The Smartest Girl in all of Afghanistan


Allyson Cartwright, Contributing JournalistLast Modified: 13:36 p.m. DST, 24 June 2014

" 10327-F-BH761-090 " Photo by: Ashley N. Avecilla BALKH, Afghanistan — During Afghanistan’s university entrance exams last month, a girl named Shohreh Ghaderi scored the highest of anyone in the country.

She beat over 225,000 other test-takers. Considering Afghanistan’s history of repressing women’s education, Ghaderi’s feat is challenging the status quo of families not sending their daughters on to higher education.

The university entrance exams in Afghanistan, known as the Kankor, are the Afghan equivalent of the American SATs, but far more imperative for Afghani students. Only about thirty-percent of the students that take the Kankor will be accepted to a public institution of higher education, according to Outlook Afghanistan.

Those who do not qualify have the option of attending one of the few private universities, but most students are too poor to afford it. Shohreh Ghaderi commented on the situation of her fellow test-takers to BBC News saying “Many students who sat for the exam had no security where they live. They don’t have proper books or teachers or access to computer. They have nothing.”

Ghaderi, however, will be one of the fortunate ones that will be going on to university. On taking the exam she said to BBC News, “There were 160 multiple choice questions. I only made three mistakes. I remember I was doubtful of one question. It asked what the chemical formula was for phosphoric acid. It was a very easy question, but I don’t know if I chose the right answer.” Despite those three mistakes, she managed to earn the highest score in the country.

Because of her high score she stands out, but what makes her achievement all the more noteworthy is that she is a girl. Traditionally, Afghan girls do not go on to university, instead opting for a domestic life, but that is not the case for her family. She credits her education to her family saying, “My dad used to help me with my questions. I do not believe any of this has to do with luck. I was brought up in an academic family where everyone cares about education.”

When it comes to how she achieved the highest scores in the country she says to BBC News that there was neither a “special technique” in how she studied nor any unique talent, but it was how hard she studied that mattered. She says, “Everything is possible if you have strong will. You have to have a goal in life and believe that nothing can stop you from achieving it.”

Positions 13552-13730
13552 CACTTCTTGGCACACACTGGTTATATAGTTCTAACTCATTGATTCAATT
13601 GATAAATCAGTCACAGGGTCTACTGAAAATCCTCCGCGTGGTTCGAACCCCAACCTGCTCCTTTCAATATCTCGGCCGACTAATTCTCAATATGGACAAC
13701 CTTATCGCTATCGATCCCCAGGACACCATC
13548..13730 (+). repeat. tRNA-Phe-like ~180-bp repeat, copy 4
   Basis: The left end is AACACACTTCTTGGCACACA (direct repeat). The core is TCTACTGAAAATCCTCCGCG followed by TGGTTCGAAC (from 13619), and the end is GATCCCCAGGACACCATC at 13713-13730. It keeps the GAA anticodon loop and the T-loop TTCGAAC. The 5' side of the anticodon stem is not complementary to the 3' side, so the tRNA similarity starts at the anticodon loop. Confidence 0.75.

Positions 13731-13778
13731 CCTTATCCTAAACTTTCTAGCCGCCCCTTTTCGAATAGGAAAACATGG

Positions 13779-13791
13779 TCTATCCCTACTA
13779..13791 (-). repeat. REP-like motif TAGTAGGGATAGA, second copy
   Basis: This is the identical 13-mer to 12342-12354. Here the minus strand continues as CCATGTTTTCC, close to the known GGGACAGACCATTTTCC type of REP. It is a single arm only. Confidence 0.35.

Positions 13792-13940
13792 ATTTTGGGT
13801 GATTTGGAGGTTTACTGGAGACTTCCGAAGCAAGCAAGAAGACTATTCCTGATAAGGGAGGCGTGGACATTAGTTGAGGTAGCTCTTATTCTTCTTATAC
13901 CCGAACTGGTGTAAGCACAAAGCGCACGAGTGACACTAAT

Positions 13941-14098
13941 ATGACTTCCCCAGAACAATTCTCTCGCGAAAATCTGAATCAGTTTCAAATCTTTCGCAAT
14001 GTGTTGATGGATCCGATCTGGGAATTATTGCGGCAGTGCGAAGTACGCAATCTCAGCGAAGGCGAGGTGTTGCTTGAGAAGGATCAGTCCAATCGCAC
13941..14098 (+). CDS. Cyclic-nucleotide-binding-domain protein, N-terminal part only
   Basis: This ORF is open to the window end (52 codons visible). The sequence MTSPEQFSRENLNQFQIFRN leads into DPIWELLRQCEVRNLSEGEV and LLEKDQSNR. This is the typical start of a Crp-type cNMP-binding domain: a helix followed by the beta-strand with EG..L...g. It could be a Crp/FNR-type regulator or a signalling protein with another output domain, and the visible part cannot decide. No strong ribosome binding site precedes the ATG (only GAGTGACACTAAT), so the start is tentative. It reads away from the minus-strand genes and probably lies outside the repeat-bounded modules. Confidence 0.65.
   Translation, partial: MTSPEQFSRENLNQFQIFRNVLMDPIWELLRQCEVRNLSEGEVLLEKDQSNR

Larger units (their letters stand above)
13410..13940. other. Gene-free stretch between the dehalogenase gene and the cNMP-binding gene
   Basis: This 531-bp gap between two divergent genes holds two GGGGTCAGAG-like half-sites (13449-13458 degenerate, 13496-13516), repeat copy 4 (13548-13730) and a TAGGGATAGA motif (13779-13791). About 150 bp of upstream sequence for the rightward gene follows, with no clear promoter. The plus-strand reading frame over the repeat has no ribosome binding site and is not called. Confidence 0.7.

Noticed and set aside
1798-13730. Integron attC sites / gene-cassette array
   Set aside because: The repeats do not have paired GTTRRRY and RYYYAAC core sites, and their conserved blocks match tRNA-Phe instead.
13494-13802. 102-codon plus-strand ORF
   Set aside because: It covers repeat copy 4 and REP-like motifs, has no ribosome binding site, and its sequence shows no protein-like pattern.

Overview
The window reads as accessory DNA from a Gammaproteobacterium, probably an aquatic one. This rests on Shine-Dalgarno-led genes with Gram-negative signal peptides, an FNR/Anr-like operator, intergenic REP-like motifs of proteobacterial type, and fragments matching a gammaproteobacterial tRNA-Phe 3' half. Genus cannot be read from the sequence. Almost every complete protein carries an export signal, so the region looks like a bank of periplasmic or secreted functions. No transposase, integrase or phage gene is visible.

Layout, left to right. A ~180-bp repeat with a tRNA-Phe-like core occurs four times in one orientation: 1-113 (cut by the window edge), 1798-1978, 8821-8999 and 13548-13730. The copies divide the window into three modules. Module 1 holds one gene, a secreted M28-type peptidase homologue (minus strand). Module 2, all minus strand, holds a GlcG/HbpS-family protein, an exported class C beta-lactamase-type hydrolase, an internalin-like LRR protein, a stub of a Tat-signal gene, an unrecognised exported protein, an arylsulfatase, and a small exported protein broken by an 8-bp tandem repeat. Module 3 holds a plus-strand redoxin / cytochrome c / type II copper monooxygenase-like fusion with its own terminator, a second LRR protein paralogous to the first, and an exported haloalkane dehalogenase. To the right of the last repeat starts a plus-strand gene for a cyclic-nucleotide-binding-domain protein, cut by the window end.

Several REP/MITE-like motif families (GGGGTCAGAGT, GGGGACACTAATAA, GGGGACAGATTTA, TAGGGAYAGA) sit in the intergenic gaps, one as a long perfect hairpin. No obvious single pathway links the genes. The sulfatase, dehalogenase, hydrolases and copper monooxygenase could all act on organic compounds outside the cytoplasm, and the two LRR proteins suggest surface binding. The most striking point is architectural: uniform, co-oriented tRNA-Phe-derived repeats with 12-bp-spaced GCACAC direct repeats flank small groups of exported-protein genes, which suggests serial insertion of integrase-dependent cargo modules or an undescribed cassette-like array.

Ghaderi credits peace and security to bettering education for other girls. She tells BBC News that violence in certain areas is why girls are not going to school saying, “Some people won’t let their daughters study because of the lack of security.” She continues to say, “If everywhere was safe then there would be no excuse for stopping their daughters from studying and it would become an outdated tradition.”

With Ghaderi’s impressive score, she will be attending Kabul University. She intends on studying medicine. When she visited a class of other girls prior to their university exams, she left them with this encouraging message, “I hope I can be an inspiration to you all and that you all will be successful in the university entrance exam and then you will become and inspiration for our community.”

Follow Allyson on Twitter Twitter: @nahmias_report Contributing Journalist: @allysoncwright

Afghan School Girls Poisoned by Militants

Ayanna Nahmias, Editor-in-ChiefLast Modified: 22:25 PM EDT, 26 April 2010

Afghan School GirlsKUNDUZ PROVINCE, Afghanistan - Afghan women have been subjected to increasing levels of violence since 2002. The war-torn region is subject not only to external forces as America and its allies attempt to fortify the borders against Taliban insurgents, but to the internal pressures of a populace held hostage by a small group of extremist who use violence and death to enforce their version of Islam.

Today's incident in which 13 school girls became sick after inhaling a poisonous gas which leaked into their school is the latest in an effort by militant groups to dissuade girls and women from pursuing education. Afghan has a dismal 13% literacy rate among women, and many of the girls schools have been burned down or shuttered.

In 2006 when the Taliban began to enforce its version of Sharia law, 198 girls schools were burned down and 20 teachers were killed in Taliban attacks that year according to Zuhur Afghan, a spokesman for the education ministry.

The government has accused fighters opposed to female education of being behind the attack.The Sunday, 25 April incident which is the third in Kunduz province brings to 80 the number of school girls reporting symptoms such as headaches, vomiting and shivering after suspected poisoning.

In April of this year 47 girls from a different school had reported feeling dizzy and nauseous, while 23 girls said they felt unwell under similar circumstances.  On June 9, 2010, CNN Wire Staff reported the latest attack in which 16 school girls were sickened by the poisonous gas.